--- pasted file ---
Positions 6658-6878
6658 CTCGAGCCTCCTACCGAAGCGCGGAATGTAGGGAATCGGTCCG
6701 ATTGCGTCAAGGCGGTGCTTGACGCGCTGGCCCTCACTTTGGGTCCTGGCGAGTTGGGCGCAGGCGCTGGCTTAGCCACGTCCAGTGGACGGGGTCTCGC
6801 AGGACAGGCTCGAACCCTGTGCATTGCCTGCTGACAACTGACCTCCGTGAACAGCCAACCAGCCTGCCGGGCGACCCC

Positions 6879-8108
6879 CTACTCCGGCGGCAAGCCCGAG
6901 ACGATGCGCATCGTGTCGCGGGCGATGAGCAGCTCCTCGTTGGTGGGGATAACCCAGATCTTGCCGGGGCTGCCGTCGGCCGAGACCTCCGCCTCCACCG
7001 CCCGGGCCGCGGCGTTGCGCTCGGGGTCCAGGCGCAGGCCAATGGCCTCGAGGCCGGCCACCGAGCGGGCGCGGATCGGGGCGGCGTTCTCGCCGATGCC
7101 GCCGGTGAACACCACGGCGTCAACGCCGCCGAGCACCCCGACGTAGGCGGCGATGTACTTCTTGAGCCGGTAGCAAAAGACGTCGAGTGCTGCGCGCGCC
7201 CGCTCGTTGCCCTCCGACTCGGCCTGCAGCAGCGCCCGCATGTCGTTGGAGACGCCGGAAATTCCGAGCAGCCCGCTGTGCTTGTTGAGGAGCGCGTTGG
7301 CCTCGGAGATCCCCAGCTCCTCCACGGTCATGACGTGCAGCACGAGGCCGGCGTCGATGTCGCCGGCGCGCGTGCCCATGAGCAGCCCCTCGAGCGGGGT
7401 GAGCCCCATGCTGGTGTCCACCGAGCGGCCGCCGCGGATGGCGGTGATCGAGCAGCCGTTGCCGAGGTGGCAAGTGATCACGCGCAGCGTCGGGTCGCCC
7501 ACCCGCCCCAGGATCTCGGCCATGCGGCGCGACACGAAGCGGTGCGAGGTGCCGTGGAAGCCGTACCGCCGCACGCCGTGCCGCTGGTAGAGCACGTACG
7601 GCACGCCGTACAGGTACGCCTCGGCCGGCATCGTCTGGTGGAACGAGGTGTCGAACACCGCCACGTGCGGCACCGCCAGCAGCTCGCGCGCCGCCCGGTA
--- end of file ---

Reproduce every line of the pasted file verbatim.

Positions 6658-6878
6658 CTCGAGCCTCCTACCGAAGCGCGGAATGTAGGGAATCGGTCCG
6701 ATTGCGTCAAGGCGGTGCTTGACGCGCTGGCCCTCACTTTGGGTCCTGGCGAGTTGGGCGCAGGCGCTGGCTTAGCCACGTCCAGTGGACGGGGTCTCGC
6801 AGGACAGGCTCGAACCCTGTGCATTGCCTGCTGACAACTGACCTCCGTGAACAGCCAACCAGCCTGCCGGGCGACCCC

Positions 6879-8108
6879 CTACTCCGGCGGCAAGCCCGAG
6901 ACGATGCGCATCGTGTCGCGGGCGATGAGCAGCTCCTCGTTGGTGGGGATAACCCAGATCTTGCCGGGGCTGCCGTCGGCCGAGACCTCCGCCTCCACCG
7001 CCCGGGCCGCGGCGTTGCGCTCGGGGTCCAGGCGCAGGCCAATGGCCTCGAGGCCGGCCACCGAGCGGGCGCGGATCGGGGCGGCGTTCTCGCCGATGCC
7101 GCCGGTGAACACCACGGCGTCAACGCCGCCGAGCACCCCGACGTAGGCGGCGATGTACTTCTTGAGCCGGTAGCAAAAGACGTCGAGTGCTGCGCGCGCC
7201 CGCTCGTTGCCCTCCGACTCGGCCTGCAGCAGCGCCCGCATGTCGTTGGAGACGCCGGAAATTCCGAGCAGCCCGCTGTGCTTGTTGAGGAGCGCGTTGG
7301 CCTCGGAGATCCCCAGCTCCTCCACGGTCATGACGTGCAGCACGAGGCCGGCGTCGATGTCGCCGGCGCGCGTGCCCATGAGCAGCCCCTCGAGCGGGGT
7401 GAGCCCCATGCTGGTGTCCACCGAGCGGCCGCCGCGGATGGCGGTGATCGAGCAGCCGTTGCCGAGGTGGCAAGTGATCACGCGCAGCGTCGGGTCGCCC
7501 ACCCGCCCCAGGATCTCGGCCATGCGGCGCGACACGAAGCGGTGCGAGGTGCCGTGGAAGCCGTACCGCCGCACGCCGTGCCGCTGGTAGAGCACGTACG
7601 GCACGCCGTACAGGTACGCCTCGGCCGGCATCGTCTGGTGGAACGAGGTGTCGAACACCGCCACGTGCGGCACCGCCAGCAGCTCGCGCGCCGCCCGGTA